I dug a hole wide enough and deep enough to accommodate him and set the remaining dirt beside the grave. When I was done, I jumped from the digger and placed two shovels in the mass before heading back up to the carriage house, hosing off the digger and locking it all up.
The whole process took approximately an hour and in that time, all the hands had arrived, along with Jonah, and Bridge had joined them all at the house. We all walked to the bottom of the property. I carried Eugie with Cricket at my side.
We laid him inside and Jonah and I shoveled in the dirt while Ellie and Cricket held hands.
Afterward, Emmett said a little prayer asking God to give the family peace, and we went home to eat lunch. Everyone told their personal stories about Eugie, some funny, some hilarious, some sad and some silly, but all were heartfelt.
After lunch, Ellie asked where Ethan was. That was my cue to leave Cricket and take a shower back at the trailer. On my way down the lane, I passed an affectionate Jonah and Bridge, which made me simultaneously want to gag and smile. Go figure.
I had a plan, and now that I had an opportunity with Cricket, there was nothing that could stop me.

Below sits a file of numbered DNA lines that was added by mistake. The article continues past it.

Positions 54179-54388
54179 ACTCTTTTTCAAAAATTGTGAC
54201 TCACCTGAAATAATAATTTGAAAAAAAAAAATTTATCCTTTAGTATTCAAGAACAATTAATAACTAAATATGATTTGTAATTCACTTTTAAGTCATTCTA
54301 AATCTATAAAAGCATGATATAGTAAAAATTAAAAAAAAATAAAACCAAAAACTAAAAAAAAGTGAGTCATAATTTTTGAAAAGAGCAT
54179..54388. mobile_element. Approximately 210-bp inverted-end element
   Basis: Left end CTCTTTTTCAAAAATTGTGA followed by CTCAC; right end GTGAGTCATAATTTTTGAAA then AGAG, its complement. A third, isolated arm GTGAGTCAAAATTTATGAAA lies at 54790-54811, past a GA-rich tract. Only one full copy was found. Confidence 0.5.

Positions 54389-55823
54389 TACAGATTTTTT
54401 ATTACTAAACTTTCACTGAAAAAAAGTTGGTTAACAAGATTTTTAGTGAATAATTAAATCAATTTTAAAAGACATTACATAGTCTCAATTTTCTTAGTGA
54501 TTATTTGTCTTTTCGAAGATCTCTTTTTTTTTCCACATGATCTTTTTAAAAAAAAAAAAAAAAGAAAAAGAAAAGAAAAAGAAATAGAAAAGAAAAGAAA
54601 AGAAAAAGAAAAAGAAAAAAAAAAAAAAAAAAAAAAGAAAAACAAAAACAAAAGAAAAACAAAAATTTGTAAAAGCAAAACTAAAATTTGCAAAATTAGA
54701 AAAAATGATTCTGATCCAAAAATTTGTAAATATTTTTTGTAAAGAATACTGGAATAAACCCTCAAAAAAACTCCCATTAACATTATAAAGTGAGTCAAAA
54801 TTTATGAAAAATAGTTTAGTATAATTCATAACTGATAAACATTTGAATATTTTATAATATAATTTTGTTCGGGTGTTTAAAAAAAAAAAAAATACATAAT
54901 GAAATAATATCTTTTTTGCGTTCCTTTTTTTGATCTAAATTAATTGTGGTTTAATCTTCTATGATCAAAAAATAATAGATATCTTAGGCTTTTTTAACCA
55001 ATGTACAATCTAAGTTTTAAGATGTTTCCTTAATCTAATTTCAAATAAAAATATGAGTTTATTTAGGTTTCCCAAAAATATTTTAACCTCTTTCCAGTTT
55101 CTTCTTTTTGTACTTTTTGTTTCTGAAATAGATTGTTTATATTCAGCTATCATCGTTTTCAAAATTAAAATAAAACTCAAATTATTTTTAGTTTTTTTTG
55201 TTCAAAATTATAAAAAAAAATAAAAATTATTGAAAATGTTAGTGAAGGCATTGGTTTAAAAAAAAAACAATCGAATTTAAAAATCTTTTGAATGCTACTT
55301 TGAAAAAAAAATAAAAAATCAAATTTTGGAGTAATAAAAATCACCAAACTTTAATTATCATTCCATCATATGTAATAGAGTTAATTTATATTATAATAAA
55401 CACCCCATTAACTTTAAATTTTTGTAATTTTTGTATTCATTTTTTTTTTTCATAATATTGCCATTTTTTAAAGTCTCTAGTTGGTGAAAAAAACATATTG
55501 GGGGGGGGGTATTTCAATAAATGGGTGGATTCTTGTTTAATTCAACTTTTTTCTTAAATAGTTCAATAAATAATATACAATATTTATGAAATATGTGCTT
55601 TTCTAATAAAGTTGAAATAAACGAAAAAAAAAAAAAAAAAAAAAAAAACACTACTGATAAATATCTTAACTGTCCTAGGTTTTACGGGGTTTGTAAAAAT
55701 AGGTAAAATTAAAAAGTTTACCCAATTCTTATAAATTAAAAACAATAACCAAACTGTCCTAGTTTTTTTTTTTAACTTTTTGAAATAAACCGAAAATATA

“Is a Miss Cricket Hunt here?” I playfully asked Ellie at the front door.
I handed her a small bouquet of flowers, which delighted her.
“Where did you get these?” she exclaimed.
“In town. I had to get a few things for our first date, which included flowers for one Miss Ellie Hunt.”
“Charming,” Ellie said, kissing my cheek. “Thank you. They’re lovely.”
I’d called Cricket from Kalispell, surprising her and asking her to dinner.
“Where are you going?” Ellie asked.
“Dinner, then who knows? I’m hoping to keep things casual. I know she’s going through a rough time, and I just want to distract her a little.”
“Thoughtful,” Ellie said, her smile reaching her eyes.
Just then, Cricket descended the staircase, stunning me speechless. Ellie nudged me with her elbow and winked.
“Caroline Hunt is sporting a black lace sheath with boat neck, cap sleeves and scallop-edge hemline,” Ellie teased, her hands gesturing gracefully at Cricket as she descended the staircase. Cricket played the drama well and would stop to pose every few steps. “Notice the ankle-strapped black heels, accented quite nicely with a cluster pearl choker, and to top the ensemble off, a black beaded clutch.
“Caroline has decided to wear her hair down tonight and curled with a swept bang with simple makeup to accent her daring red lipstick,” Ellie finished. She looked at me and winked. “Tell me we country folk can’t clean up real nice,” she added with an exaggerated accent, making me laugh, before kissing Cricket on the cheek. “Have fun. Be a good girl.”
Ellie left the room to us and I found an overwhelming need to call her back. I had no idea what in the world I was going to tell the magnificent creature in front of me. She descended the staircase with ease and approached me with an easy smile, totally unaware of how unbelievably gorgeous she looked. She dazzled me, dazed me, stupefied me.